the ethics of teaching

 in pluralistic and unequal societies

 22-24 November 2018

Department of Humaniites & Social Sciences, IIT Bombay

 Ground Floor Conference Hall, Jalvihar Guest House


sponsored by Shastri Indo-Canadian Institute (www.sici.org)

 to be published by Bloomsbury Publishing (www.bloomsbury.com/in)

      In modern societies, one of the aims of formal education is to partially mitigate the disproportionate impact of the unchosen and passively received structures on self-formation and life chances, important as they are as realms of intimacy, meaning and difference. In this sense, education must transform the ‘secret courts’ of citizens’ hearts, enmeshed in the conceptions of the good as well as the prejudices and burdens of tradition, in order to make democracy understood as ‘associated living’ genuinely possible. Constitutions, laws, governments, political systems and mass media alone cannot achieve this task. Formal education teaches learners ‘learn’ in that they make critical questioning and reflective reception possible. Thus conceived, even the teaching of the “objective” sciences must be undergirded by the spirit of questioning, critique, respect for difference and rejection of unreasoned prejudices. Indeed, the school never makes an engineer alone; it makes, rather, a free, responsible person, who is also an engineer. However, capitalization of education and the ensuing idea that the learner is merely the customer and consumer of knowledge and skill, and the excessive formalization and technologization of education defeat the purpose of forming persons who are different and unique, and yet equal, competent and capable of meaningful forms of associated living. Ambedkar’s statement in 1948 in the Constituent Assembly that “democracy in India is only a top-dressing on an Indian soil, which is essentially undemocratic” highlights this call to envisage educational settings as environments of cooperative learning, respect for difference, personal growth and social responsibility. The focus of this Conference is the ethics of teacher-learner and learner-learner relationship in the formal education settings within the democratic setup (of India and Canada), and the possibilities of critique and transformation emerging out of that relationship.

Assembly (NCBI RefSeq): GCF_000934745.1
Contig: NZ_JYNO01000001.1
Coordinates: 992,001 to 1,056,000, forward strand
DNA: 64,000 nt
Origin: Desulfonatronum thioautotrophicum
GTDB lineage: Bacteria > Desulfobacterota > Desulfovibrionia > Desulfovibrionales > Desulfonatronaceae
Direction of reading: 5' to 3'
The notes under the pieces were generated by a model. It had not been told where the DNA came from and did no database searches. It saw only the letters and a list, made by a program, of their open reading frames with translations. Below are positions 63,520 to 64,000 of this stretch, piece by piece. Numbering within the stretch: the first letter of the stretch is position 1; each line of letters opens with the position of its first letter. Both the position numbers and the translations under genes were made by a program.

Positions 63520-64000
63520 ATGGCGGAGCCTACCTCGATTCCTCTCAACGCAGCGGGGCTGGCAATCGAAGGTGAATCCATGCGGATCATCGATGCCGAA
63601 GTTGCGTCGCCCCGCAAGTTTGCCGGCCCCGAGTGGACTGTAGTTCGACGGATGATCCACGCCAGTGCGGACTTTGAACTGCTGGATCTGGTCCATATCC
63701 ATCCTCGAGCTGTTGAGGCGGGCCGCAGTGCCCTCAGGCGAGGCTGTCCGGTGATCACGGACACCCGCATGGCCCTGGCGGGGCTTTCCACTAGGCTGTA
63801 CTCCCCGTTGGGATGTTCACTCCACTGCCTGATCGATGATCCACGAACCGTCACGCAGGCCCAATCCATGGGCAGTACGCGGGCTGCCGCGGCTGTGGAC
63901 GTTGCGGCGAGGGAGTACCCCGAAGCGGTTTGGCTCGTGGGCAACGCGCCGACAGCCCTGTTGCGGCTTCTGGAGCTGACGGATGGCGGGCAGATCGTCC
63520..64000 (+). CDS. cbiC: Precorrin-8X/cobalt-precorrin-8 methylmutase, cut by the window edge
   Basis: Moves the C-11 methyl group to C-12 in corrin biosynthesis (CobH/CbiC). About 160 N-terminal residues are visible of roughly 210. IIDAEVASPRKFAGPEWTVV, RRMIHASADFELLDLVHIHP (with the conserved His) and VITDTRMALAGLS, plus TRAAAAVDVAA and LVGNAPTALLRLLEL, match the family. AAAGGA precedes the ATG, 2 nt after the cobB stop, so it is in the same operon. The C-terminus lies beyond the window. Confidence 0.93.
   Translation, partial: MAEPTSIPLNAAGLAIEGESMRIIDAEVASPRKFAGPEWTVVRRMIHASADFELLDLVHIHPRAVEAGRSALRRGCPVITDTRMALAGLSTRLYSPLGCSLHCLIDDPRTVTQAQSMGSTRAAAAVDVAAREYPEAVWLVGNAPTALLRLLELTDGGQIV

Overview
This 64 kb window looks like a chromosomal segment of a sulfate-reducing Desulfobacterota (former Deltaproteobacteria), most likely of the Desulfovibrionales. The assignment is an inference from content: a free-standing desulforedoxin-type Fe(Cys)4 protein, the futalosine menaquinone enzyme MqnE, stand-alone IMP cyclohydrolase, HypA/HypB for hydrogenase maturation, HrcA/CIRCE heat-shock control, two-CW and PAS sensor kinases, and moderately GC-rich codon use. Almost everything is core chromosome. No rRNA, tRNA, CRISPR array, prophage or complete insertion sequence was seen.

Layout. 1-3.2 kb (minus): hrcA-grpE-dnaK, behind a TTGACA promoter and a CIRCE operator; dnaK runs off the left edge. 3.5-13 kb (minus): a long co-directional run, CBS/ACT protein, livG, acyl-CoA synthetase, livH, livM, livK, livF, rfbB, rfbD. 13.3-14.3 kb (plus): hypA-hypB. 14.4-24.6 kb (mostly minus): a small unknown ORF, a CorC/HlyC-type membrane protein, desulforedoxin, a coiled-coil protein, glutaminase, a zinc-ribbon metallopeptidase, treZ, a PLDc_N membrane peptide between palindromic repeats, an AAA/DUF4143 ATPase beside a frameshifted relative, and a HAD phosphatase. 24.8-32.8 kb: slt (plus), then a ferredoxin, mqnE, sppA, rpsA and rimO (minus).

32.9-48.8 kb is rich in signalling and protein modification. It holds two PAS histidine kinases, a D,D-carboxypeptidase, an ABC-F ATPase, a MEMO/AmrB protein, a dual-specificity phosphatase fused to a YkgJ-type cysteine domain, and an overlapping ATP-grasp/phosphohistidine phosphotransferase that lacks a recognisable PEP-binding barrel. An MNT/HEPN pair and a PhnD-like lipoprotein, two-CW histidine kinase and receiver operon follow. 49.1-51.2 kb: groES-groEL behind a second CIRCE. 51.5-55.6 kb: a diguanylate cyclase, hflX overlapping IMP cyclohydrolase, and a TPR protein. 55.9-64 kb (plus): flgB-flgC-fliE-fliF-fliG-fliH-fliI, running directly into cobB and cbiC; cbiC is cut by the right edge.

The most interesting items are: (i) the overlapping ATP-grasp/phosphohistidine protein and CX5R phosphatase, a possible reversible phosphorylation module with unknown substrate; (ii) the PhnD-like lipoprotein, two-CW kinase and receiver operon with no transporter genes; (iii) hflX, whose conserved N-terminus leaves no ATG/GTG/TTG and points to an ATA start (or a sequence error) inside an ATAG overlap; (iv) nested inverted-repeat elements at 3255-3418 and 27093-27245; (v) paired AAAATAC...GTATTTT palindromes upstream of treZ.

The following are its broad concerns: 

  • Assessments of the formal system of modern education

  • Canadian and Indian models of pluralism in educational settings

  • Cooperative teaching and learning in contexts of radical difference

  • Teaching, democracy and critique

  • Capitalization of education: Learners as customers of knowledge

  • Learning, disagreement and authority

  • Education, inequalities and discrimination

  • Language pluralism and the challenges of teaching and learning

  • Teaching, learning and social transformation

  • Teaching the humanities

  • The future of teaching: Learning without teaching?


  • Amrita Banerjee, HSS (Philosophy), IIT Bombay

  • Apaar Kumar, Manipal Centre for Philosophy, Manipal

  • Bruce Gilbert, Department of Philosophy, Bishop’s University, Quebec, Canada

  • Dhara Chotai, Centre for English Studies, Central University of Gujarat

  • John Russon, Department of Philosophy, University of Guelph, Ontario, Canada

  • Kanchana Mahadevan, Department of Philosophy, Mumbai University

  • Karilemla, Department of Philosophy, University of Pune

  • Kesava Kumar Perikala, Department of Philosophy, University of Delhi

  • Kym Maclaren, Department of Philosophy, Ryerson University, Toronto, Canada

  • Patricia Fagan, Department of Languages, Literatures and Cultures, University of Windsor, Ontario, Canada

  • Pravesh Jung, HSS (Philosophy), IIT Bombay

  • Rakesh Chandra, Department of Philosophy, University of Lucknow

  • Ranjan Panda, HSS (Philosophy), IIT Bombay

  • Rinzy Lama, Department of Sociology, North Bengal University, Siliguri

  • Roshni Babu, Faculty of Arts (Philosophy), Manipal University, Jaipur

  • Sameer Mohite, PhD Candidate (Sociology), TISS, Mumbai

  • Siby K. George, HSS (Philosophy), IIT Bombay

  • Suryakant Waghmore, HSS (Sociology), IIT Bombay

  • Tarun Menon, Centre for Science, Technology and Society (Philosophy), TISS Mumbai


  • John Russon(jrusson{at}uoguelph.ca)

  • Siby George(kgsiby{at}hss.iitb.ac.in)

  • Pravesh Jung(pgjung{at}iitb.ac.in)

How to Reach IITB: http://www.iitb.ac.in/en/about-iit-bombay/getting-to-iit-bombay 

Event Date: 
Thursday, 22 November 2018 - 9:30am to Saturday, 24 November 2018 - 6:00pm
Ground Floor Conference Hall, Jalvihar Guest House
IIT Bombay, Powai, Mumbai